“This was a hard-fought race, but I’m thrilled to be able to keep working on behalf of my constituents to ensure their needs are met on a daily basis as our great city continues to prosper,’’ said Linehan, who declared victory about an hour after polls closed at 8 p.m.

The Lee-Linehan bout proved to be scrappy and contentious at times. Last week, Linehan demanded an apology from Lee for an ad her campaign sent to voters, calling it “shameful.” Lee later defended the ad, saying it included quotations published in local newspapers. But her statement turned off some voters.

Another woman in the race, Boston teacher Annissa Essaibi-George, also lost her council bid. Essaibi-George, a small-business owner and a mother of four boys, placed fifth Tuesday night. She had championed improving public safety and fixing the high schools.

She had supported a hefty police contract.

In council history, the highest number of women elected was in 1994, when Peggy Davis-Mullen, Maura Hennigan, Diane Modica, and Maureen Feeney were elected. Prior to 1994, no more than two women had served on the council at one time. Pressley has been the only women for the past two years.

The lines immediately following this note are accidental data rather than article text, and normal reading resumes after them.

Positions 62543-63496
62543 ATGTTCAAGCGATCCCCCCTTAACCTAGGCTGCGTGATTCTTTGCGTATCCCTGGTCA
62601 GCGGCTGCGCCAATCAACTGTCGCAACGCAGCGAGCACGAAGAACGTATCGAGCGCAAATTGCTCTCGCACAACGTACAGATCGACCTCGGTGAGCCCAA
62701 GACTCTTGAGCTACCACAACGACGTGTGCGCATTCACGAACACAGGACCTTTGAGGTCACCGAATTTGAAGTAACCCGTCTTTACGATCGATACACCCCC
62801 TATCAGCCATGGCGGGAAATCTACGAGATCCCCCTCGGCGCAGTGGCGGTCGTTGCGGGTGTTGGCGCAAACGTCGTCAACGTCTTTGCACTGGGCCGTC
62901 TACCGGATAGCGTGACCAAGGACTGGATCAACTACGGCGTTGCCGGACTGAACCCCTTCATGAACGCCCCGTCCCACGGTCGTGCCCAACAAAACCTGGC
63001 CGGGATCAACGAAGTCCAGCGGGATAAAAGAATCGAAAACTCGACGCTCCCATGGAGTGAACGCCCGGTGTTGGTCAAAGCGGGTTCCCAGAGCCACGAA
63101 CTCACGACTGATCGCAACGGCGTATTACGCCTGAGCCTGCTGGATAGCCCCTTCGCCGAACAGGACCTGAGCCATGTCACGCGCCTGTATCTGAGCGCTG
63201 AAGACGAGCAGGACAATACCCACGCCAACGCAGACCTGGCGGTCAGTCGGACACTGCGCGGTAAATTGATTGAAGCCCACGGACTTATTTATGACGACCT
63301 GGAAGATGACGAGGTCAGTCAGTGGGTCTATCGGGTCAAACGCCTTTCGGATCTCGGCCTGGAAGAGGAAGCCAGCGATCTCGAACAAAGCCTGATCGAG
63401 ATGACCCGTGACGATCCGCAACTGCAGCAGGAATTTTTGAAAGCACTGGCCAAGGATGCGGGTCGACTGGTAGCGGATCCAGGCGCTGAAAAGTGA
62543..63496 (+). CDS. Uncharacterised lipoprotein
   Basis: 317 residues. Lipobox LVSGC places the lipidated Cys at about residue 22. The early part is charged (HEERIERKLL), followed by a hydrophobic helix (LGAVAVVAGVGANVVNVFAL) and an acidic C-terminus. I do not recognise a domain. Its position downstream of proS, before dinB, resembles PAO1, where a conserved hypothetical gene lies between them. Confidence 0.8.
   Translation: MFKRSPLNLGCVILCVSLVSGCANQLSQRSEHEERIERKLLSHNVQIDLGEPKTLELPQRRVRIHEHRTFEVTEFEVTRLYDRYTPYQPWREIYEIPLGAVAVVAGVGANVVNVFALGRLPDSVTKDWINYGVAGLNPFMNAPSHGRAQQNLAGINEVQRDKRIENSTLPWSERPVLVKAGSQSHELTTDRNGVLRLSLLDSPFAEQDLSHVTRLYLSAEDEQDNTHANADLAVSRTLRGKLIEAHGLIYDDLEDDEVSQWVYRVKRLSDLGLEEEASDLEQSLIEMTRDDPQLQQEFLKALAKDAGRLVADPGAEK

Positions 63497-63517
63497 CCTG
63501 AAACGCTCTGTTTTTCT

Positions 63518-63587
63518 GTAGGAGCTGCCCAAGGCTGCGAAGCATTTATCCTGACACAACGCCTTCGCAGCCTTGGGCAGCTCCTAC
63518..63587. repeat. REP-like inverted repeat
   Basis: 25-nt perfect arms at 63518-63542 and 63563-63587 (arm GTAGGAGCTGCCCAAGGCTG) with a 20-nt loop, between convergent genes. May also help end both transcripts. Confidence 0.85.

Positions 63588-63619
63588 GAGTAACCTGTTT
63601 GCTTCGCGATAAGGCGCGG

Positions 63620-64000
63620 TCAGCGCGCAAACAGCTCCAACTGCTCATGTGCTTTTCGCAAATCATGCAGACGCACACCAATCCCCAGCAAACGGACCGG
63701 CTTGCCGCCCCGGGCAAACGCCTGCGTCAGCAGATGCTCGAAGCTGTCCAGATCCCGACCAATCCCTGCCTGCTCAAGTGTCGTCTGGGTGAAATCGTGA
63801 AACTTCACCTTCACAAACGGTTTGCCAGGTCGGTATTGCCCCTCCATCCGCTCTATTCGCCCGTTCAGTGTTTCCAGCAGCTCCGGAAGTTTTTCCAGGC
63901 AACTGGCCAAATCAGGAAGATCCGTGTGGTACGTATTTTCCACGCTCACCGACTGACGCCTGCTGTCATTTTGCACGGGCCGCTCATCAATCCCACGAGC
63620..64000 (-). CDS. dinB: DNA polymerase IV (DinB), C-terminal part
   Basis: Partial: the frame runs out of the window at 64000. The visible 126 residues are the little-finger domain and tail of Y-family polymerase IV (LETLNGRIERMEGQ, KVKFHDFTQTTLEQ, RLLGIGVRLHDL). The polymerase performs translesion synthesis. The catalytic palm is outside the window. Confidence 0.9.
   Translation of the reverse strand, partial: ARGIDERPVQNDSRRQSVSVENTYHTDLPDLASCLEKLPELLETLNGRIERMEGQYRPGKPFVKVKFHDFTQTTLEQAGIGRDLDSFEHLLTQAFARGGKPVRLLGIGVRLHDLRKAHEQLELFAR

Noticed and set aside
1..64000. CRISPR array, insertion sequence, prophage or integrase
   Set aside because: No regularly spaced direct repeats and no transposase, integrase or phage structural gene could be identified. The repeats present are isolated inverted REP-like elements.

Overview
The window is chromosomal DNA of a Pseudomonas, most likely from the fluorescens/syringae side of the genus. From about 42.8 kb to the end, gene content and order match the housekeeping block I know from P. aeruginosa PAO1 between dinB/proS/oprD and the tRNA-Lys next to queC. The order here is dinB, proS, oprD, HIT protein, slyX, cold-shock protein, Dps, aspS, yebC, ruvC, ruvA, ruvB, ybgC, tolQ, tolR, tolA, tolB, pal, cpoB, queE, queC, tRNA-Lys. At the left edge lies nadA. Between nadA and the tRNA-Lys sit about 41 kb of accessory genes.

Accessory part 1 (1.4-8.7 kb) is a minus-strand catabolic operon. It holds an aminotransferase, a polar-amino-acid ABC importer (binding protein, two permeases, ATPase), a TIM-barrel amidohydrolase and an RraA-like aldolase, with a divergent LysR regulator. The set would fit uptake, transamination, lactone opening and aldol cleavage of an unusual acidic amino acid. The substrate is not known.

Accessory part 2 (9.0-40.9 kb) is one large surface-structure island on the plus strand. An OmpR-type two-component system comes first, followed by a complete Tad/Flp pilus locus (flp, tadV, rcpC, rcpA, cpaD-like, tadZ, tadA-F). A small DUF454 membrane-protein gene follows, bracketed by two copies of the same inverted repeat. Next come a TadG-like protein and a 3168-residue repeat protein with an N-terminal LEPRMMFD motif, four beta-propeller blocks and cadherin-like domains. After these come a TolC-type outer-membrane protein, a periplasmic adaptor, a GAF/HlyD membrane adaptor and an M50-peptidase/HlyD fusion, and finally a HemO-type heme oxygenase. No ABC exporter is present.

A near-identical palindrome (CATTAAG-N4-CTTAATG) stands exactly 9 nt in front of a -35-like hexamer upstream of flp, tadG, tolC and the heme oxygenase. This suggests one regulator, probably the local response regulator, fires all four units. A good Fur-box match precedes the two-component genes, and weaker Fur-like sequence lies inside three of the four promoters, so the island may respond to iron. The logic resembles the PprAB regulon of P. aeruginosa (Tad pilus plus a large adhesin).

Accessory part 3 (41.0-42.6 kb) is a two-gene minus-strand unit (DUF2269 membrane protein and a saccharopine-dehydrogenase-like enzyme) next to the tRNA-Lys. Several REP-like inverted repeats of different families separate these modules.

In the District 1 race, where East Boston residents soundly defeated a Suffolk Downs casino plan, Councilor Salvatore LaMattina bested anticasino rival Brian J. Gannon.

At the southern tip of the city, Jean-Claude Sanon, a Mattapan resident and a Haitian immigrant in District 5, lost to Timothy McCarthy of Hyde Park. McCarthy had 54.64 percent of the votes.

Both candidates said they were proud of the campaigns they had run, pledging to unite a culturally changing district, which also includes Roslindale.

“Once the whistle blows and the game starts, you can’t do anything but hope that all the preparation and groundwork pays off,’’ McCarthy said. “I put everything I could into it.”

“We’ve really pounded the pavement and touched voters,’’ Sanon said. “People have been responding to our message that I will be a different candidate and unite people.”

In District 8, Josh Zakim, the 29-year-old son of late civil rights activist Leonard P. Zakim, beat Michael Nichols, a research director for the City Council, according to the unofficial results.

In District 7, Councilor Tito Jackson, elected two years ago, beat Roy Owens and write-in candidate Jamarhl Crawford.

In the other races, longtime incumbent Charles Yancey beat community activist Terrance J. Williams by 68.33 percent to 30.85 percent to keep his district seat in Mattapan.

West Roxbury’s District 6 Councilor Matt O’Malley glided past challenger Luis F. Valerio with 85.07 percent of the vote.

In District 9, Councilor Mark Ciommo bested Michael Bronner to represent Allston-Brighton. Frank Baker ran unopposed in Dorchester’s District 3.

Globe correspondent Zack Sampson contributed to this report. Meghan E. Irons can be reached at meghan.irons@globe.com.

Correction: Because of an editing error, Boston City Councilor Mark Ciommo was misidentified in a caption in some editions of the newspaper.